The Future is Here: The Copenhagen Wheel

copenhagen_wheelFans of the cable show Weeds ought to instantly recognize this invention. It was featured as a product invented by one of the characters while living (predictably) in Copenhagen. In addition, it was the subject of news stories, articles, design awards, and a whole lot of public interest. People wanted to get their hands on it, and for obvious reasons.

It’s known as the Copenhagen Wheel, a device invented by MIT SENSEable City Lab back in 2009 to electrify the bicycle. Since that time, engineers at MIT have been working to refine it in preparation for the day when it would be commercially available. And that time has come, as a new company called Superpedestrian announced that it has invested $2.1 million in venture capital to make the device available to the public.

copenhagen_wheel1Superpedestrian founder Assaf Biderman, who is also the SENSEable City lab associate director and one of the creators of the wheel, along with lab director Carlo Ratti, had this to say:

The project touched an exposed nerve somehow. Aside from news coverage and design awards, people were wanting it. Over 14,000 people emailed saying ‘I want to buy it, sell it, make it for you.

Three years after inventing it, Biderman finally decided that it was time to spin off a company to make it happen. MIT filed all the relevant patents, and Superpedestrian acquired exclusive licenses to the Copenhagen Wheel technology. And by late November, they plan to launch the wheel to the public for the very first time.

copenhagen_wheel2And though the much of the facts are being carefully guarded in preparation for the release, some details are already known. For example, the wheel can be fitted to almost any bike, is controlled by sensors in the peddles, and has a power assist feature that doesn’t require any work on the part of the rider. And according to Biderman, its range “will cover the average suburban commute, about 15 miles to and from work and back home.”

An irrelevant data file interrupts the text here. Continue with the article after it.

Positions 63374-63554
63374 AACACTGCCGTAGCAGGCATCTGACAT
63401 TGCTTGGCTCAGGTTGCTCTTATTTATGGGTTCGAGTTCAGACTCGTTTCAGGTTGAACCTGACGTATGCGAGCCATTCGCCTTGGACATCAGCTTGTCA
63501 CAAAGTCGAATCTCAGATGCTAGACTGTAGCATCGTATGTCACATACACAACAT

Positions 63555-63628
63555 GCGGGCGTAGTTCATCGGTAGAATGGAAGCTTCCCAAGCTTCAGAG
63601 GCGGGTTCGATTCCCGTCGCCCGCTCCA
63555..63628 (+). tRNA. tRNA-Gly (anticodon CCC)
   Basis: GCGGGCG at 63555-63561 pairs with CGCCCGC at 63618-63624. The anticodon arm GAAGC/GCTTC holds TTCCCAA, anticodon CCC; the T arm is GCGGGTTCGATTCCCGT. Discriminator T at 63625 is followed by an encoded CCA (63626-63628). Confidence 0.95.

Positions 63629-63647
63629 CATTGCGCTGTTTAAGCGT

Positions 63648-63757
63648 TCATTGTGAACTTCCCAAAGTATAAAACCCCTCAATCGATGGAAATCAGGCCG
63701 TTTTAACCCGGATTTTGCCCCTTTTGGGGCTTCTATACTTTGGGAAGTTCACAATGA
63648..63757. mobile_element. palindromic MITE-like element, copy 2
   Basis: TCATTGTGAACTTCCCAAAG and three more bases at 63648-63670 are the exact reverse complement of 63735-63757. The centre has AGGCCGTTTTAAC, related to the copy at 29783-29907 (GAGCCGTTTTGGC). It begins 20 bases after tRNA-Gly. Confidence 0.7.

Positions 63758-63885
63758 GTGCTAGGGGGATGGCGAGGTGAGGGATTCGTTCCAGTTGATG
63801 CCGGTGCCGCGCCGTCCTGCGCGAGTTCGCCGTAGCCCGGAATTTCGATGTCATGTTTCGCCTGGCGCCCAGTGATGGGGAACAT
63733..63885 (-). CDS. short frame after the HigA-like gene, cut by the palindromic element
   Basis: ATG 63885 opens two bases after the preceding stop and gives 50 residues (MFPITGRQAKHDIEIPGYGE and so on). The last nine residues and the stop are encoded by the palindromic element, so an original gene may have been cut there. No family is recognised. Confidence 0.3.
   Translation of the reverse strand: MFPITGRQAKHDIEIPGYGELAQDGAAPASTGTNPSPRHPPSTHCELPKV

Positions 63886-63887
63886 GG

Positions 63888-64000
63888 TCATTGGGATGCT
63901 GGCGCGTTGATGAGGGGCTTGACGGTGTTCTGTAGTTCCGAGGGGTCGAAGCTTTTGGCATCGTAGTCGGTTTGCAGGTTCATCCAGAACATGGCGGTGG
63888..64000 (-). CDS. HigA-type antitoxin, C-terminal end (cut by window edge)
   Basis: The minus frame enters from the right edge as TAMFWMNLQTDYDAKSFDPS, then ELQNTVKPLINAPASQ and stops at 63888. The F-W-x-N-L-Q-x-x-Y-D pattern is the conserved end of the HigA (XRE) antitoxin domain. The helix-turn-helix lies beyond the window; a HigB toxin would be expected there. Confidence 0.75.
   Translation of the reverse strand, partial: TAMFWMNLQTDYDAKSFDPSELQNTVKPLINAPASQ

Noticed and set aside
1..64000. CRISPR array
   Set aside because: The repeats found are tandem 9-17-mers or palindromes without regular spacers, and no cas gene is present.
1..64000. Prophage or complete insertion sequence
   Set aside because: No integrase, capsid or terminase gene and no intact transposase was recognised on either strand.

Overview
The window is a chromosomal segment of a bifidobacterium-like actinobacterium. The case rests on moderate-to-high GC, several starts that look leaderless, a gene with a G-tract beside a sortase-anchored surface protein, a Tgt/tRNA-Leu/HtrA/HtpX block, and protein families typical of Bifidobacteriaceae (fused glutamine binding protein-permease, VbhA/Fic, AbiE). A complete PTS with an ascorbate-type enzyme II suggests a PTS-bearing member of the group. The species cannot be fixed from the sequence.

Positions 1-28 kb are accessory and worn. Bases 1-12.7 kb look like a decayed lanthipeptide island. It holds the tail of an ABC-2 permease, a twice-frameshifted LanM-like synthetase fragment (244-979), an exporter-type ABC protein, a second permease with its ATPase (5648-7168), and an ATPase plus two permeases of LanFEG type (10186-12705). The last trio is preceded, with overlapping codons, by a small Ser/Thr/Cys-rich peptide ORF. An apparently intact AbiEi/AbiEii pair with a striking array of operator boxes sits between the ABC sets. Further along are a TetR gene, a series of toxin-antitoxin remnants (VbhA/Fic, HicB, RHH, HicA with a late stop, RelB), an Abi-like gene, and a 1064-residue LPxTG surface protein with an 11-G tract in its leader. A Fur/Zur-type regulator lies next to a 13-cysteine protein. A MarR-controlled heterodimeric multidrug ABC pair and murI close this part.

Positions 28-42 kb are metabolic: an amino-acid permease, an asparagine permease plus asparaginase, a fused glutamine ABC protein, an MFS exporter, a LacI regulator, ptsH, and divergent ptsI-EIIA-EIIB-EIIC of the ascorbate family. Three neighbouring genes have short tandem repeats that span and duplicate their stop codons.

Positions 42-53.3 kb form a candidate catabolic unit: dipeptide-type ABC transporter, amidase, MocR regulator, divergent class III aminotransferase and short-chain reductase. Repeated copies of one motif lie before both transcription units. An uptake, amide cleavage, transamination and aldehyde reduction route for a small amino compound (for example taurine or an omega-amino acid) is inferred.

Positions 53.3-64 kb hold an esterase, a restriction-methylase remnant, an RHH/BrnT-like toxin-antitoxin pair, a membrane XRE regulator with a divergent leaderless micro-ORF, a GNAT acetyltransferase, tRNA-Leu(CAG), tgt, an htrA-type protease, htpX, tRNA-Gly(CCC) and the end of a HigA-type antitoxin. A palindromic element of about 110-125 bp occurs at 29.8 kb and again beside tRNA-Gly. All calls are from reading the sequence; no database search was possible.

On top of that, a regenerative braking system stores energy for later use in a lithium battery. The wheel also comes with an app that allows users to control special features from their smartphone. These include being able to lock and unlock the bike, select motor assistance, and get real-time data about road conditions. An open-source platform called The Superpedestrian SDK also exists to allow developers to make on their own apps.

smartwheelrotatingInterestingly enough,the Copenhagen Wheel also has a rival, who’s appearance on the market seems nothing short of conspiratorial. Its competitor, the FlyKly Smart Wheel, a device which has raised over $150,000 on Kickstarter so far. It is extremely similar to the Copenhagen Wheel in most respects, from its electrical assistance to the fact that it can be integrated via smartphone.

According to Biderman, the appearance of the Smart Wheel is just a coincidence, though it is similar to their product. And her company really doesn’t have to worry about competition, since the Copenhagen Wheel has years of brand recognition and MIT name behind it. In terms of the the target audience, Biderman says that they are looking at targeting city dwellers as well as cyclists:

If you’re an urbanite, you can use it to move all around, and go as far as the edges of most cities with this quite easily. You overcome topographical challenges like hills. The point is to attract more people to cycling.

Though no indication has been given how much an individual unit will cost, it is expected to have a price point that’s competitive with today’s e-bikes.

copenhagen_wheel3The FlyKly Smart Wheel, by comparison, can be pre-ordered for $550 apiece. In total, that campaign has raised $301,867 (their original goal was $100,000) since opening on Oct. 16th. As a result, they have been able to reach their first “stretch goal” of producing a 20″ wheel. If they can reach $500,000 before the campaign closes on Nov. 25th, they will be able to deliver on their other goals: a motor brake and a glow in the dark casing.

For some time, designers and engineers have been trying to find ways to make alternative transportation both effective and attractive. Between these designs and a slew of others that will undoubtedly follow, it looks like e-bicycling may be set to fill that void. Combined with electric cars, self-driving cars, hydrogen cars, robotaxis, podcars, and high speed trains, we could be looking at the revolution in transit that we’ve been waiting for.


Judgement Day Update: The Robotic Bartender and DARPA’s Latest Hand